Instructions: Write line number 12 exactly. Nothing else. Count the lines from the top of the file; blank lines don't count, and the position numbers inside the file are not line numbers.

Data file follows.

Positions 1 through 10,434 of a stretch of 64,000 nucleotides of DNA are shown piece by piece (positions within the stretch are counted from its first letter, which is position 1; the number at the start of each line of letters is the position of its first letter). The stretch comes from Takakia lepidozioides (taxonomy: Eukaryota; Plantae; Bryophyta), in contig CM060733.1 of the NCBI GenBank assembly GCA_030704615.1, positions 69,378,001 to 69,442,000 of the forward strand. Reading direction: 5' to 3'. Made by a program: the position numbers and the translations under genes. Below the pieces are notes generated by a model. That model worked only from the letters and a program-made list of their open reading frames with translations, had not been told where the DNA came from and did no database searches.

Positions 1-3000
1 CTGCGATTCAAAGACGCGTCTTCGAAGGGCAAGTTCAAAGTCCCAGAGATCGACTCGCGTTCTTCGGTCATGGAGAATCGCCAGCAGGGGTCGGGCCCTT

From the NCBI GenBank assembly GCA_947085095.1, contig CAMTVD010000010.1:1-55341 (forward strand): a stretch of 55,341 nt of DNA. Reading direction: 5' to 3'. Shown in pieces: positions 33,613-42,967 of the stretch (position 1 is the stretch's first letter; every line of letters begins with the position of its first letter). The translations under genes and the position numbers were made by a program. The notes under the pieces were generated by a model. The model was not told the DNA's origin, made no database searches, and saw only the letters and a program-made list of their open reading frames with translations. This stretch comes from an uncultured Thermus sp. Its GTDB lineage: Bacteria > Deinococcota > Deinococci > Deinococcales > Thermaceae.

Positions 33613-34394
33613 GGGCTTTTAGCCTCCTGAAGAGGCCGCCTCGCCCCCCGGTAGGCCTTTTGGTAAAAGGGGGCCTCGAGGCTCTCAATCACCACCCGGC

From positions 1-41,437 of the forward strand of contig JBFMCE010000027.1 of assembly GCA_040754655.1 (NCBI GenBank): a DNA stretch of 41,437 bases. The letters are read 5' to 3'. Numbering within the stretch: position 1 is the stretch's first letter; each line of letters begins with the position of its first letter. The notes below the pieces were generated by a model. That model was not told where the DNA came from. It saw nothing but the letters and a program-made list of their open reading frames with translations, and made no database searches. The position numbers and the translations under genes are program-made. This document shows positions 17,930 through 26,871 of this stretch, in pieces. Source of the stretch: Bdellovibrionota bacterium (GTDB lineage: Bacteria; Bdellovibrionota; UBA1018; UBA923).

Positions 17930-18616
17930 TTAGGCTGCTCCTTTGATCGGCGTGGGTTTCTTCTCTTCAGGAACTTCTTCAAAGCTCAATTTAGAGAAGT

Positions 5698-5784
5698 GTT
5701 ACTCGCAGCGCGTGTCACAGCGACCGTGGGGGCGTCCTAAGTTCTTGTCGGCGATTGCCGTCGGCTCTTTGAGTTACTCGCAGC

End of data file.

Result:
5701 ACTCGCAGCGCGTGTCACAGCGACCGTGGGGGCGTCCTAAGTTCTTGTCGGCGATTGCCGTCGGCTCTTTGAGTTACTCGCAGC